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Seven of the largest health insurers serving Pennsylvanians have agreed to end pre-authorization requirements for patients needing medication-assisted treatmen for opioid addictions. As explained in a news release issued by the governor’s office, These guidelines apply to individual, small group, and large group fully insured plans. Self-funded plans, where employers provide health care coverage administered by a third party, are regulated by the federal government and are not included in this agreement. In addition, The guidelines implement thresholds for prior authorization for long- and short-acting opioids, morphine milligram equivalents (MME) and exceptions for active cancer, sickle cell crisis, and palliative care/hospice patients. Generally, commercial insurers are requiring prior authorization for all long-acting opioid prescriptions and short-acting opioid prescriptions after seven … Read More
A bill proposed in the Pennsylvania state legislature would require private insurers to cover telemedicine services under selected circumstances. Senate Bill 780, currently under consideration by the House Professional Licensure Committee, was the subject of a recent committee hearing during which hospital officials from across the state spoke in support of fostering greater use of telemedicine in the delivery of health care services. Learn more about the bill and why hospital executives traveled to Harrisburg to express their support for it in this article in the publication Lehigh Valley Business or go here to see the bill itself.
People are using hospital emergency departments less frequently for low-acuity medical problems, turning instead to retail clinics and urgent care. According to a new study of a limited patient population published in JAMA Internal Medicine, Visits to the ED for the treatment of low-acuity conditions decreased by 36% (from 89 visits per 1000 members in 2008 to 57 visits per 1000 members in 2015), whereas use of non-ED venues increased by 140% (from 54 visits per 1000 members in 2008 to 131 visits per 1000 members in 2015). There was an increase in visits to all non-ED venues: urgent care centers (119% increase, from 47 visits per 1000 members in 2008 to 103 visits per 1000 members in 2015), retail … Read More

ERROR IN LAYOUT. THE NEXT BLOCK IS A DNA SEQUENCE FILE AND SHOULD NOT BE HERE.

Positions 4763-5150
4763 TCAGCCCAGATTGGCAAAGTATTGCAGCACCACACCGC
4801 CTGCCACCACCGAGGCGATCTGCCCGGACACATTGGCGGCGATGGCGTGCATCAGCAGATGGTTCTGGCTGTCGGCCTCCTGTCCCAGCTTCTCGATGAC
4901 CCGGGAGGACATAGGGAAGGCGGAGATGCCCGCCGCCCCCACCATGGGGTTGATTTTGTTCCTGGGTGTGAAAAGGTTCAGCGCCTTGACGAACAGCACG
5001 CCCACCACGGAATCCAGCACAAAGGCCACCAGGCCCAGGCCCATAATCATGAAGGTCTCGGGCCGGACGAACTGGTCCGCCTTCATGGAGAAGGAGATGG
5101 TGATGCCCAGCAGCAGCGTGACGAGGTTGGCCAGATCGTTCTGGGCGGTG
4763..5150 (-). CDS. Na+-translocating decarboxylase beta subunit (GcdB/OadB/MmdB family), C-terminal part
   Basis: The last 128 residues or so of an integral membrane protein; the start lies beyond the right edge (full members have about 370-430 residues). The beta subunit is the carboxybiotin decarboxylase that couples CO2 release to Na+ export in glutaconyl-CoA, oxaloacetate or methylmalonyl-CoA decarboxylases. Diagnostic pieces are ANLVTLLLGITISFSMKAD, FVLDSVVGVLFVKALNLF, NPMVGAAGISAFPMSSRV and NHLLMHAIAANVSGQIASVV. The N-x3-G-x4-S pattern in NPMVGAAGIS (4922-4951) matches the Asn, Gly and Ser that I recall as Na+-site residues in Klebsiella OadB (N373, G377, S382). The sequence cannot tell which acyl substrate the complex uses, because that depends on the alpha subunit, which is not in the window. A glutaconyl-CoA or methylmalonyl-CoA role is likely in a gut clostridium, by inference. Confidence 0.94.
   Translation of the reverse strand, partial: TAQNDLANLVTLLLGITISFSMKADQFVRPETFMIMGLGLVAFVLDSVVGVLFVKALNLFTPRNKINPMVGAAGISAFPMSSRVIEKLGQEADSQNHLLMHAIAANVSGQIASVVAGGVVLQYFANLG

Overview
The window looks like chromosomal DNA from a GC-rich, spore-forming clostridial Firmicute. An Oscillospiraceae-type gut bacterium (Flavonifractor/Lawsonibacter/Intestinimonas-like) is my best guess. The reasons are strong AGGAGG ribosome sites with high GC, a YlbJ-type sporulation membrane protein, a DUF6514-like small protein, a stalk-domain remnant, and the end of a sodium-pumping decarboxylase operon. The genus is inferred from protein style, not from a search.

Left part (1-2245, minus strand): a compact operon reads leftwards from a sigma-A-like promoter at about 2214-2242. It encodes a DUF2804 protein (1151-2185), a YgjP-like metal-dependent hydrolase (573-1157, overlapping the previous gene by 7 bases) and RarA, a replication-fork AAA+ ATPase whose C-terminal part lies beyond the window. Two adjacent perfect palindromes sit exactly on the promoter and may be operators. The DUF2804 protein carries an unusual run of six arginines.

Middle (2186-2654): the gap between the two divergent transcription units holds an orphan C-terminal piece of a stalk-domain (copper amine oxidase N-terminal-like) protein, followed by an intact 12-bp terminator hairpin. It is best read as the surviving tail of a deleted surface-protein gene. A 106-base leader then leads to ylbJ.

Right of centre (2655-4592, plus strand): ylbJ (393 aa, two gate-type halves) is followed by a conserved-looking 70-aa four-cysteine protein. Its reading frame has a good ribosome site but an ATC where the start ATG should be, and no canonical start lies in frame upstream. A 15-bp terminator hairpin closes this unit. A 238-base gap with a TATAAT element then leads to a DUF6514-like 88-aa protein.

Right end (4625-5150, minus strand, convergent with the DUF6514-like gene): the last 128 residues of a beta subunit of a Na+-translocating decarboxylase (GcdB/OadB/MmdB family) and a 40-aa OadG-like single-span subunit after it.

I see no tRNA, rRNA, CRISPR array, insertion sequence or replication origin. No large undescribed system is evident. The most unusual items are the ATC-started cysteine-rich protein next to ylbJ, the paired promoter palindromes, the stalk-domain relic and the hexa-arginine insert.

In a letter to the U.S. Secretary of Health and Human Services and Secretary of Labor, the Pennsylvania Insurance Department has outlined how it plans to implement at the state level the recent federal regulation governing association health plans. In the letter, state Insurance Commissioner Jessica Altman notes ambiguities in the federal regulation and describes how the state Insurance Department intends to address those ambiguities and other aspects of the federal regulation that she believes are unclear. See the Insurance Department’s news release on this issue here and read Commissioner Altman’s letter here.
Paul Mango, who earlier this year ran unsuccessfully for the Republican nomination for governor of Pennsylvania, has joined the Centers for Medicare & Medicaid Services as chief principal deputy administrator and chief of staff. Mango previously worked as a health care consultant for more than 25 years, including for the McKinsey & Company consulting firm. Among his past Pennsylvania clients were hospitals and insurers.